I've had to replace my chassis battery twice.  Not sure if the battery was original to my 2002 coach when I bought the rig in 2008.  I had to replace in 2012, it died on my wife as she was driving the coach from Tn to UP of Michigan.  She was able to start the coach by using the battery boost switch and the alternator seemed to keep up.  Not many places sold a large battery like I needed but found one at a Car Quest store in Marquette.   Unfortunately that only lasted ~3 years.  I then replaced with a Duracell from Battery Plus, it's now 7 years old and still going strong. 

Last year I was concerned about my battery maintainer system which used the BIRD, Lambert 415, and Isolation relay.  I started noticing the chassis battery wasn't being charged like it should and the Lambert was clicking on and off and at one point went to clicking none stop.  So instead of worrying about whether it was working or not working I just replaced with the Bluesea.  Simple install and a great modification. 

My experience....others might differ....no guarantee of future performance....LOL  I have 30 amp power in storage and keep it plugged in at all times when there...as well as 50 amp at home and mostly on the road....and we have 66K on the MH.  We have made 62 trips.  Some long...some short. We have broken camp 250 times so far.  That averages 2.5 nights per campground..... We bring it home a few days prior to the trip and keep it there a few days to unpack.  So, the Engine gets started a WHOLE BUNCH.... 

Original Owner.  Build July 2008 OEM Interstate 31LHD.  This was the LOW (L) cranking range.

Jun 2015 - Replaced with Same Interstate....EXCEPT....I upgraded to the 31 MHD.  The Dynasty in 2007 through bankruptcy had the 31 MHD for my EXACT ENGINE.  Cost cutting on Monaco's part.

Oct 2021 - Had a failure of the Intellitec BigBoy BIRD (200 Amp) solenoid.  PROBABLY just some contact issues and after a power outage, the BigBoy did not work.  Chassis Batteries Dead...but House MARGINAL.  OK.  I followed the HOLD ON procedure where you do a flash charge or surface to the Chassis.  I also had the genny running so that there was high current charging to the House.  Then I tried to start and the starter was turning....so I bumped the Boost and the engine hit so I quickly let off.  That did TWO things.  First it actually hit the Big Boy's contact with a huge current draw.  That probably then arced or cleaned them.  Second, I was either going to replace the Big Boy or clean it.  We were headed on a trip in 2 days....and I did not want to risk a failure. in the field.  I had NO issues on the trip as the Big Boy appeared to be working.  I did replace it after we got home.  I serious DOUBT that my Chassis batteries were "toast", but was not willing to recharge and risk it.  I lucked into a deal with the Interstate Distributor...and only paid $120 each for them...a BARGAIN....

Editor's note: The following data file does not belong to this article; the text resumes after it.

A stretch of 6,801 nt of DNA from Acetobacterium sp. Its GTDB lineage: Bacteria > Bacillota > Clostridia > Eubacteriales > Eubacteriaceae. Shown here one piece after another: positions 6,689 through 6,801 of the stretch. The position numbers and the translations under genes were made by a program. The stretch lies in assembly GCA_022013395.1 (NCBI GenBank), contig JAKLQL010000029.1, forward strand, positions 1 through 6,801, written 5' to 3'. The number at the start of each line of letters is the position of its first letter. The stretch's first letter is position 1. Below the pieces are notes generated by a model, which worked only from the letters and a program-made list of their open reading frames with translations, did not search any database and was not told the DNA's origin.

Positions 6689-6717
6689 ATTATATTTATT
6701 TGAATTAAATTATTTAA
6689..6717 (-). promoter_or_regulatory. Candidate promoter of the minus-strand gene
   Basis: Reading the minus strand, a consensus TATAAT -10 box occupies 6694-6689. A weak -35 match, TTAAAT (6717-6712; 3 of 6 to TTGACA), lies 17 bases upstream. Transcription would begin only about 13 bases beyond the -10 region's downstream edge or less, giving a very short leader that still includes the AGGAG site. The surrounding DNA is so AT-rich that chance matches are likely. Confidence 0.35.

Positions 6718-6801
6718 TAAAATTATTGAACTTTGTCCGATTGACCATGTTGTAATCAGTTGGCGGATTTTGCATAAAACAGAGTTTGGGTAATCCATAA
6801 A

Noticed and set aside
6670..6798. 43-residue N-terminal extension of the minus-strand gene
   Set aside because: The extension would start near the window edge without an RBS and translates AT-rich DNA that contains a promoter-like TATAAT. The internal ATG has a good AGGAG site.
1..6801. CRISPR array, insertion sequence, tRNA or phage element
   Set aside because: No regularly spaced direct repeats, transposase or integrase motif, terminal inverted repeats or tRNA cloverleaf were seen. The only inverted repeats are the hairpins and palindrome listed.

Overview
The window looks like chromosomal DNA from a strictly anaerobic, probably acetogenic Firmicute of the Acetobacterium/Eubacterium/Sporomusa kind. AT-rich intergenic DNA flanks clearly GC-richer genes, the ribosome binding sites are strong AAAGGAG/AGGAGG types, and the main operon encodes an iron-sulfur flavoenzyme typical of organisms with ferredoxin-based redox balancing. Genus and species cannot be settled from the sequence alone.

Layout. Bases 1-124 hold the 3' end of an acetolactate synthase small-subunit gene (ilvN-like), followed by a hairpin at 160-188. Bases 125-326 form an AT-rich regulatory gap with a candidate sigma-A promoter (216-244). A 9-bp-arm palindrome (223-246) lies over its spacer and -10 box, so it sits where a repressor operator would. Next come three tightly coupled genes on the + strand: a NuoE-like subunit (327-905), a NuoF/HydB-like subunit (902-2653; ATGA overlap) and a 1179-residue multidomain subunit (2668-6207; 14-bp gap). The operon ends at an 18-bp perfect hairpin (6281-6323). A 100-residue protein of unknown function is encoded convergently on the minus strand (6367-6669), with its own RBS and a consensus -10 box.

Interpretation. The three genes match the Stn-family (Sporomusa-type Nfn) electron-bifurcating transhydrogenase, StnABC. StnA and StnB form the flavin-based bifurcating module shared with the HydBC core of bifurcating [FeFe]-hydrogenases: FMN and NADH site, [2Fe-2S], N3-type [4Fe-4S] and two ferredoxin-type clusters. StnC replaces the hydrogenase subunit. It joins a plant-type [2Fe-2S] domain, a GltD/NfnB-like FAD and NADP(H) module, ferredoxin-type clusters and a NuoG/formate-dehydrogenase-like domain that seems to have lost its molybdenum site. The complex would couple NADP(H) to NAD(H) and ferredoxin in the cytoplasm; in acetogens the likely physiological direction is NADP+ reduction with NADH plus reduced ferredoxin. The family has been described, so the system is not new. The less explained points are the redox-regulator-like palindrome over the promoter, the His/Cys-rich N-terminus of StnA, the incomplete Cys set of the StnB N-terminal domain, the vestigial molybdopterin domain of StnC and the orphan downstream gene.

My comment....you should be good to go.....the Blue Seas device seems more bullet proof than the Intellitec BIRD system...  

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6 hours ago, Tom Cherry said:

Only if you reread the post and download the picture of the SOC….and then study the Trojan Battery Maintenance Manual…I revised the original post and put in a better picture and also a link to the manual.  THEN, you get your degree.

Thanks for reading….I hope it benefits many…. 

 

17 hours ago, Tom Cherry said:

First.  No to yiur question.  The chassis battery kills on the large draw items, as well as the ability to start (as in the relays).  You still have parasitic loads like the “ECM” on the engine and the Transmission Control Module”.  This keeps the various electronic modules in “standby”.  Ordinarily, folks get a few weeks without any issues.

Second, and this is making some assumptions, you probably have a 8 bank House set or 4 banks of two six volt batteries in parallel.  There are also parasitic loads….and Monaco, as well as Beaver, did a whole lol of different wiring “types”. The House bank is always connected to the inverter.  You have to pull yhe jumpers to kill the parasitic load in the inverter….the house switch, with Eve bit and the inverter “off” STILL uses power as the inverter is in STANDBY. Then the House Switch kills most of the DC appliances.